• Ensuring reliability: Don’t assume you’ll have connectivity in all parts of the world. In many areas, even wired connectivity is not guaranteed. Manufacturers need to understand where their connectivity may be at risk, and which wireless methods are the best options. Downtime doesn't just halt productivity -- it can literally cripple profitability.


For an effective international M2M initiative that doesn’t break the budget or risk service, flexibility is key. Manufacturers should design an architecture that is carrier, device, and SIM management agnostic – so that machines can smoothly rely on different networks and communication devices anywhere in the world.

Topics: wireless, IoT, Machine Cloud, Internet of Things, AT&T, Wireless Gotchas, blog

The Machine of the Future

Posted by Bill Zujewski

May 13, 2013 2:54:00 PM

Bill Zujewski, AxedaThere’s no doubt machines are becoming more and more sophisticated and intelligent.   During my keynote at our Connexion event last week, I discussed how machines have evolved the past few decades. Fifty years ago, machines were still mostly mechanical. It wasn’t until the past few decades that software became a major component of machines. Today, product design is just as much about software design as it is hardware design.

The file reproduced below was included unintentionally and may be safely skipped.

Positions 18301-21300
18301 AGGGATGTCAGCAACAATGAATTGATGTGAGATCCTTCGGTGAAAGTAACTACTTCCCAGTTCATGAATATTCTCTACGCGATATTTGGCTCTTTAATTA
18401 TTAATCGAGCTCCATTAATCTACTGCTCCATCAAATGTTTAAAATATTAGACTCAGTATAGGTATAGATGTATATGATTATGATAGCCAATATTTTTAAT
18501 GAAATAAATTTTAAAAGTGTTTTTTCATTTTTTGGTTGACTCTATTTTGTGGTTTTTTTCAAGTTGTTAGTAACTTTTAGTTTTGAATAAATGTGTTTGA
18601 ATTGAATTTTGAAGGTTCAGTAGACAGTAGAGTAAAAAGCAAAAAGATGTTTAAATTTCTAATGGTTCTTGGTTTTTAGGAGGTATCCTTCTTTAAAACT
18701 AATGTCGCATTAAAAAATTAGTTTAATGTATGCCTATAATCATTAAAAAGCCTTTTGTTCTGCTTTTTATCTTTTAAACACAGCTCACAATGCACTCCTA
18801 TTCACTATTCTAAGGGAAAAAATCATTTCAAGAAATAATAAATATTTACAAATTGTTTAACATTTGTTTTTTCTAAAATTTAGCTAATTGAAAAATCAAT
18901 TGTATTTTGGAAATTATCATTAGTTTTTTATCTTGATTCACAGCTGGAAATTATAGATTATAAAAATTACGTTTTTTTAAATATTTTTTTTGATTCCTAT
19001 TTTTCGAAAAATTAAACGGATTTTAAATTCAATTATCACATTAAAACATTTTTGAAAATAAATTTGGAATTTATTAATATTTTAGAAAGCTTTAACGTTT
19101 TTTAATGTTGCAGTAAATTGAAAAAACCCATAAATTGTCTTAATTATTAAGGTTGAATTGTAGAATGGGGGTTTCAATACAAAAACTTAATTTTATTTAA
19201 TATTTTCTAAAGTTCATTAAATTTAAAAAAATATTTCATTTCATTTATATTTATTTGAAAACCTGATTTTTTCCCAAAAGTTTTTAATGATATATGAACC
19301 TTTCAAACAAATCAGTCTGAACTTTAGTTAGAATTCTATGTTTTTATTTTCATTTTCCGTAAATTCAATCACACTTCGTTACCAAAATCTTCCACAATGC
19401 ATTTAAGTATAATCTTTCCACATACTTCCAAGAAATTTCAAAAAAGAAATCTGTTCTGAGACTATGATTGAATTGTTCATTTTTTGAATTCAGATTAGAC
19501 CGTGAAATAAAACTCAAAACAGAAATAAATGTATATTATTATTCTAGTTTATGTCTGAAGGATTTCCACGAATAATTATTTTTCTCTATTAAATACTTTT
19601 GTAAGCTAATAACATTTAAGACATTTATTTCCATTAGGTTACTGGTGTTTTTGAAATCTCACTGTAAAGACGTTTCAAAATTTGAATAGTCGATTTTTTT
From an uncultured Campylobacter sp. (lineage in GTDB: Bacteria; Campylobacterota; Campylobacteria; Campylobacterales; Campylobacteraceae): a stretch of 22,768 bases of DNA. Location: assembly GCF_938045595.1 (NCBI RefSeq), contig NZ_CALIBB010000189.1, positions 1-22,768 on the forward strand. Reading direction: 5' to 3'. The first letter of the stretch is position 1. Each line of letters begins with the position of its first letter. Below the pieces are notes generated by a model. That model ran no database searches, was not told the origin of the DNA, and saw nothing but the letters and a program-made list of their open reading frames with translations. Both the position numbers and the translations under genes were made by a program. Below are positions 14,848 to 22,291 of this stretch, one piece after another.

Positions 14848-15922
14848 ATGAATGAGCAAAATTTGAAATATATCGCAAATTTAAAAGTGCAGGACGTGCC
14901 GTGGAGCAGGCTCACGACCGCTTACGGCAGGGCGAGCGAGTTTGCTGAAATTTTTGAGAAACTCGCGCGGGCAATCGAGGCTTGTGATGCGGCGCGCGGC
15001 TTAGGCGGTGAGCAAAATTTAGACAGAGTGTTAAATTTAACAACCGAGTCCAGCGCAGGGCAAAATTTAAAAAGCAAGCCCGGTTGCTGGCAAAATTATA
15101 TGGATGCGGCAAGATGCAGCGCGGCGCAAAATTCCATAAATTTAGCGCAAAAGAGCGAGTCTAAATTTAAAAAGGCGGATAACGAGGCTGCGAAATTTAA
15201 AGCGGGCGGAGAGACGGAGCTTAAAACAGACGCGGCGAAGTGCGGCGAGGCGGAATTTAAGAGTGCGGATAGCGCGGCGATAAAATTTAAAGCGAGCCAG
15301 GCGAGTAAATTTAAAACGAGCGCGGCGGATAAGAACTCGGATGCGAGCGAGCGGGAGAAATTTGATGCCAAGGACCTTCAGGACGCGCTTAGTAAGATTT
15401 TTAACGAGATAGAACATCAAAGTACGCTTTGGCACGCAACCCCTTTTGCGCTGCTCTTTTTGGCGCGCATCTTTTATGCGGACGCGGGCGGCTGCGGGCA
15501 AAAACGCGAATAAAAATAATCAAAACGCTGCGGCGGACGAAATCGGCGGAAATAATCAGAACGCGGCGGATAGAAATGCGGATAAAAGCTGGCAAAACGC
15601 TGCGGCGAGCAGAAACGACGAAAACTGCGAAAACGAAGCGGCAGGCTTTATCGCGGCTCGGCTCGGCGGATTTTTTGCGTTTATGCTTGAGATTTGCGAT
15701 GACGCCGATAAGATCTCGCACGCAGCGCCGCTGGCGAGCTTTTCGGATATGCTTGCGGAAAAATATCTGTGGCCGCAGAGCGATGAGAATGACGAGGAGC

Network connectivity also began to make its way into machines the past couple of decades.   Recently, we’ve seen remote connectivity being designed into the machine natively. Although the connectivity was typically put in place for diagnostics and remote service, it has enabled machine data to be used in many innovative ways including usage analytics, business system integration and new end-user apps.

So what’s next?   Here at Axeda, we’ve identified 9 major characteristics we will see in the machines of the future.  A couple of these are already in most machines… they are 1) Connected and 2) Remotely Serviceable.   Many now have GPS or some other means to locate them, making them 3) Trackable. The machine data will be available via an agent or gateway that will collect and send data and enable machines to be 4) Informative 5) Self-Healing and 6) Integrated with business systems. This machine data is also being made available via APIs enable them to be 7) App Centric. The green movement will drive machines to be 8) Eco-friendly and Energy Efficient. Lastly, machines will become part of larger systems and be 9) Collaborative.